Tuesday, February 11, 2014

Surfing the Human Wave: Sarah Hoyt's Wings

And now, let us cycle back to our Movement Mommy!

(People laughed when I awarded Sarah Hoyt that title in my review of her Darkship-verse, so I think I'll keep using it. :P)

Wings is an anthology of short stories that, according the opening author's note, were mostly written between 2001 and 2007 in "the time of no hope."  The balance here tips more towards fantasy, but there are also two shorts set in the Darkship future history and several other stories dealing with time travel, cryogenics, and space colonization, so hardcore science fiction fans are unlikely to walk away completely disappointed.

Throughout the collection, several interesting themes emerge. Sarah seems especially fascinated with the mystery of human creativity and its power to consume. In these stories, we find several characters - many pulled from history - seeking out fantastic aid for the sake of their craft -- and in each case, a cost is exacted. The young Leonardo da Vinci is possessed by an ancient god and loses his former identity. Kit Marlowe is killed to satisfy his debt to the muses he enslaved. Assassination is the only way John Lennon can achieve his coveted immortality. Additionally, this collection contains a great deal of reflection on what makes life worth living -- and in all honesty, I really like Sarah's answer. In the title story and in "What She Left Behind" in particular, the message seems to be this: that a life well lived is one focused on others and not on your own personal "self-actualization."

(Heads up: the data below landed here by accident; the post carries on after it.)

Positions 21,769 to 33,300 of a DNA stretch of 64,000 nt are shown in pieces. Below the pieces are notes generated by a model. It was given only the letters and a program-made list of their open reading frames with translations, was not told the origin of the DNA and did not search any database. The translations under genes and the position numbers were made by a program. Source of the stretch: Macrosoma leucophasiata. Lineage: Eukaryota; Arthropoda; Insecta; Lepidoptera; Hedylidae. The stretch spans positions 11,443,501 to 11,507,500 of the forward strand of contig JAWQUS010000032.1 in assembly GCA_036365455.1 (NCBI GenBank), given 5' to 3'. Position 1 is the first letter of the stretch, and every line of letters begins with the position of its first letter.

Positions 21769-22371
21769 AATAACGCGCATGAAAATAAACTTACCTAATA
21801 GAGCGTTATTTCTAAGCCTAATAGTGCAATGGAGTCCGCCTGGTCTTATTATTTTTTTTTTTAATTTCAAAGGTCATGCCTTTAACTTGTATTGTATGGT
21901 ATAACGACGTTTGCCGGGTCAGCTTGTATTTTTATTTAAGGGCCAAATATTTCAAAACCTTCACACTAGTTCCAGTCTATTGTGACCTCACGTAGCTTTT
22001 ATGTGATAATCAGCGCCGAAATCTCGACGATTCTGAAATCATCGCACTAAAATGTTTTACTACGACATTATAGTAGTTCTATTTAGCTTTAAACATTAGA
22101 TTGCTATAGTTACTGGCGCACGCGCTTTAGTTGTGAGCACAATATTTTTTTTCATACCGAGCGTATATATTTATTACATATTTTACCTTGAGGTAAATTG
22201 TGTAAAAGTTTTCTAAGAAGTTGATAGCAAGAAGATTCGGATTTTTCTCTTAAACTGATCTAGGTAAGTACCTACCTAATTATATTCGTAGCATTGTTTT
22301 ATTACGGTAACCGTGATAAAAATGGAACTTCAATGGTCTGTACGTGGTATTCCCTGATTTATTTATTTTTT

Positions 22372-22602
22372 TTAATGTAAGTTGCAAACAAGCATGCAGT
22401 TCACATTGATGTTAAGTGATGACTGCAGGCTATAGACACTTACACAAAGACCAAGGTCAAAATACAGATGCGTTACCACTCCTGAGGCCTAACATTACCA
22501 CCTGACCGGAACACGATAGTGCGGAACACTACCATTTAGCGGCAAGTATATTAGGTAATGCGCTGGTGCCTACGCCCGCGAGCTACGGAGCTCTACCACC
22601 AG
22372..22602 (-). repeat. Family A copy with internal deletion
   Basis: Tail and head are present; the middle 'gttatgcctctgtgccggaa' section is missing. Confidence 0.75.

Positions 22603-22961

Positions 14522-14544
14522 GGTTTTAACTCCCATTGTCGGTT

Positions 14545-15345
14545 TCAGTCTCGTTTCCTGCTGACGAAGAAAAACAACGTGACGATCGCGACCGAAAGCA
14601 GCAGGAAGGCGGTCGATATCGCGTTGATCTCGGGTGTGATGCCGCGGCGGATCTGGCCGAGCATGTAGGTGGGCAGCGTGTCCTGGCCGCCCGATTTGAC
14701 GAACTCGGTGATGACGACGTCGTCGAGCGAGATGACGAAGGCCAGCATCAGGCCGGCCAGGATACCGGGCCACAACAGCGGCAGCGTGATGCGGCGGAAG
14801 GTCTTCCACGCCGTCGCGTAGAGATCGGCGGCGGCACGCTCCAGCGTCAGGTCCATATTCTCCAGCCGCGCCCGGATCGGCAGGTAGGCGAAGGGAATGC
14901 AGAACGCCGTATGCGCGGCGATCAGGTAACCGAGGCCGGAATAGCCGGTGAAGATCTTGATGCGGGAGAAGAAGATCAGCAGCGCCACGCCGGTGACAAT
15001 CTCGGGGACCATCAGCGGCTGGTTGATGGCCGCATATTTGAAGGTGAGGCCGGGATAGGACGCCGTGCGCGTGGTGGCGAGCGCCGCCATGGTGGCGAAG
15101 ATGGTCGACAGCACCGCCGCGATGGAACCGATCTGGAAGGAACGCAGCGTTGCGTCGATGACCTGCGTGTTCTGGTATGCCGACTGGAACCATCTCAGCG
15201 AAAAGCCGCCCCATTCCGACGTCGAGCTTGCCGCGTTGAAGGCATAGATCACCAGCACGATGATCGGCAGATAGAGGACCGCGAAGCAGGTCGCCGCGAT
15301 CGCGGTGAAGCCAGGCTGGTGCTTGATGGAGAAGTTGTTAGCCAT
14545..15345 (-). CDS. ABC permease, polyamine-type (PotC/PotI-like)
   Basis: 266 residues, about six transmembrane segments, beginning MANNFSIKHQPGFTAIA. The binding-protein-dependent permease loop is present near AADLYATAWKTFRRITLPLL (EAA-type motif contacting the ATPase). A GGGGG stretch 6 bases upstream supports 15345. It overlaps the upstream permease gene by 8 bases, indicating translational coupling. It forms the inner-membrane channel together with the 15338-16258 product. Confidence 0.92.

My favorite story of the bunch was probably "But World Enough;" I have a real weakness for characters who are misled by prophecies they've misinterpreted. But in truth, all the stories here are worth reading. If you want to get a real sense of Sarah Hoyt's range, pick up this anthology.

Final Verdict: Recommended.    


No comments:

Post a Comment